Exegetical Guide to the Greek New Testament: Colossians and Philemon, reviewed

Getting from participles to preaching, from grammar to Good News proclamation, can be a challenge to preachers and teachers when working with the biblical text. But if there is theology in those prepositions, as seminary professors have often noted, careful attention to the morphology and syntax of the text can be key in preparing to expound God’s Word with God’s people.

B&H Academic’s Exegetical Guide to the Greek New Testament “aims to close that gap between stranded student (or former student) and daunting text and to bridge that gulf between morphological analysis and exegesis.” As a volume in a projected set of 20 volumes, Murray J. Harris’s Colossians and Philemon “seeks to provide in a single volume all the necessary information for basic understanding of the Greek text and to afford suggestions for more detailed study.” Similar to the Baylor Handbook series, the Exegetical Guide is not a “full-scale” commentary. This affords the author more opportunity to comment on the original language of the biblical text.

Both Colossians and Philemon in this volume contain a brief but sufficient Introduction. It treats authorship (Harris defends Pauline authorship based on Colossians’ similarity to Philemon, which is more generally accepted as Pauline); date (he puts the two letters at 60-61); occasion and purpose; includes an outline of the letter; and makes commentary recommendations.

Each paragraph of the biblical text has the following features in the commentary:

  • A structural analysis of the Greek. This is in sentence flow style–not sentence diagramming; Harris says the former is “a simple exercise in literary physiology–showing how the grammatical and conceptual parts of a paragraph are arranged and related”
  • Commentary on each phrase in the Greek, which ranges from morphological analysis to syntax to lexical analysis (great helps for word studies in this book!) to textual variants. Much of the Greek ends up translated into English in each passage of the commentary
  • “For Further Study,” a bibliography arranged by topic, e.g., “Prayer in Paul” (1:9-12), “The Will of God” (1:9), etc.
  • “Homiletical Suggestions,” not uncommonly more than one for a given passage

In addition, at the end of each letter there is a full English translation of that letter and an “expanded paraphrase” of the Greek. Colossians 3:12-14 in Harris’s translation, for example, reads:

Therefore, as God’s chosen people, who are holy and loved by him, put on heartfelt compassion [σπλάγχνα οἰκτιρμοῦ], kindness, humility, gentleness, and patience. You are to bear with one another, and if anyone has a grievance against someone else, you are to forgive one another. Just as the Lord forgave you, so you also must forgive.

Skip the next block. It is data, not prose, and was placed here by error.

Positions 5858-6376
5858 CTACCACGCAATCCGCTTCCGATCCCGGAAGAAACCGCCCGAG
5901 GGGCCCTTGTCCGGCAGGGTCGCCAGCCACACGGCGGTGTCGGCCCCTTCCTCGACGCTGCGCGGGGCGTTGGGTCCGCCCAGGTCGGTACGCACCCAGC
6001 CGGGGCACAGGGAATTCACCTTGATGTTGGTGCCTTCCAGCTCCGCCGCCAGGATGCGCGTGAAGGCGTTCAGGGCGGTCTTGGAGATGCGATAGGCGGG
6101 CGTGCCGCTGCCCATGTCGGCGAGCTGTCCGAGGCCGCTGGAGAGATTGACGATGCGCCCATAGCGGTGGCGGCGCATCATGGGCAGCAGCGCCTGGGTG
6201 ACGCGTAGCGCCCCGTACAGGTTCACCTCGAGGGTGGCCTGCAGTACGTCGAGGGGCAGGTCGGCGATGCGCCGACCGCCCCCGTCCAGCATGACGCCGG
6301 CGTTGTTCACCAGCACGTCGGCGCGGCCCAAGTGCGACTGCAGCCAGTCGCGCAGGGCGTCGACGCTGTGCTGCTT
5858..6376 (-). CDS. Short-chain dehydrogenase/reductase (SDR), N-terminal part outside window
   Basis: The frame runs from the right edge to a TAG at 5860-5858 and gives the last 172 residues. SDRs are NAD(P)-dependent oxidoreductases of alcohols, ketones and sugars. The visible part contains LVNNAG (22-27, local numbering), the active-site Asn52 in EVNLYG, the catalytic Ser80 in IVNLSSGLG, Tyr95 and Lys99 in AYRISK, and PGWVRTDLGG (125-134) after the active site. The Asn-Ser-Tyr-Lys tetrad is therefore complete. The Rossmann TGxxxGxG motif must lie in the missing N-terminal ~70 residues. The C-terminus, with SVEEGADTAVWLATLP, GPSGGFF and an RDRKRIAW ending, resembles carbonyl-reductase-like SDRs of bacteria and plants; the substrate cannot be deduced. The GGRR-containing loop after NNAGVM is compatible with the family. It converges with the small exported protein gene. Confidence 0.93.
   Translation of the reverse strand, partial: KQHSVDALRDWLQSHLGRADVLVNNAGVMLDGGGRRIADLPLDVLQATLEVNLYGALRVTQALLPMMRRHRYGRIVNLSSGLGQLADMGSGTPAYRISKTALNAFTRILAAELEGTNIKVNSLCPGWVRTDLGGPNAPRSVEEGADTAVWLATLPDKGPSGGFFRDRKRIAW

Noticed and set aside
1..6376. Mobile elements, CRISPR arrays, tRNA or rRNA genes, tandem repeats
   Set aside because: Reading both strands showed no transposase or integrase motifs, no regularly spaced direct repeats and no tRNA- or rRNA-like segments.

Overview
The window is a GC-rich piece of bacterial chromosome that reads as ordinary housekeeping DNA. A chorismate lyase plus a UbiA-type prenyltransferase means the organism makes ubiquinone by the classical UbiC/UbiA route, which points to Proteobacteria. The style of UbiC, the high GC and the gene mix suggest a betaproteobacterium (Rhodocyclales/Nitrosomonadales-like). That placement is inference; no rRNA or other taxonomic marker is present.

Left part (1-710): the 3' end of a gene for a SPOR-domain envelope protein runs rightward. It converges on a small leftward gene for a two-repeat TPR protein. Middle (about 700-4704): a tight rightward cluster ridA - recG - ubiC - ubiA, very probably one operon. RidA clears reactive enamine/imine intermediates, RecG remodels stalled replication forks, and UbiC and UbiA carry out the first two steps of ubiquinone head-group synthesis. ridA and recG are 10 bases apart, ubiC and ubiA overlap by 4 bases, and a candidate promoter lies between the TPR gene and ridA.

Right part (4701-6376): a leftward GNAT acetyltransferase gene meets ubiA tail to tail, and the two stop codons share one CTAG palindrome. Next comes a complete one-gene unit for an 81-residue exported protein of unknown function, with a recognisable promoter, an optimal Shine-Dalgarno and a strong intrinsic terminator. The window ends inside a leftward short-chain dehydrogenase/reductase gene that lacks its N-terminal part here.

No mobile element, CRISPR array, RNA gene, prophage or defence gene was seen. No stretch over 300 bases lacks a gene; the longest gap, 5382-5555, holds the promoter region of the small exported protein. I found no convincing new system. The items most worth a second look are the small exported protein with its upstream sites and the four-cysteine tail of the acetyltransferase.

The expanded paraphrase reads, “So, then, since you are God’s chosen people, his elect, dedicated to his service and the objects of his special love….”

The structural analysis, in my view, is the best feature of this densely packed and rich commentary. For example, in his analysis of Colossians 3:1-4, Harris visually shows “Christ” (in Greek) lined up in five different instances, so that he can easily show, “Christ is a central theme of the paragraph (there are five explicit references to him in the four verses).” Just reading the Greek straight through, this may not be as obvious as it is when Harris shows it visually and comments on it.

Harris gives great attention to individual words and phrases within verses. He mentions the major Greek grammars: “Blass-Debrunner-Funk, Robertson, Turner, and Zerwick,” as well as BDAG, the Anchor Bible Dictionary, and other such standard references. Just to give one example, on 1:15 Harris writes:

The ‘firstborn’ was either the eldest child in a family or a person of preeminent rank. The use of this term to describe the Davidic king in Ps 88:28 (LXX) (=Ps 89:27 EVV), ‘I will also appoint him my firstborn (πρωτότοκον), the most exalted of the kings of the earth,’ indicates that it can denote supremacy in rank as well as priority in time.

The sermon suggestions are really just suggestions for the body of a sermon; though they are in outline form, they are not complete sermon outlines. And some of the included outlines (“Wrestling in Prayer” from 2:1-2) will preach better than others (“Introductory Greeting” from Philemon 1-3). Yet anything homiletical like this is more than some Greek-focused, exegetical series offer, and the homiletical suggestions–if not always sufficient in themselves–still make for a good point of departure for the preacher. In fact, Harris only intends “to provide some of the raw materials for sermon preparation.”

The “Glossary of Grammatical and Rhetorical Terms” is one of the best such glossaries I’ve seen in a book like this. It occasionally uses examples from Colossians and Philemon themselves, which is a nice touch.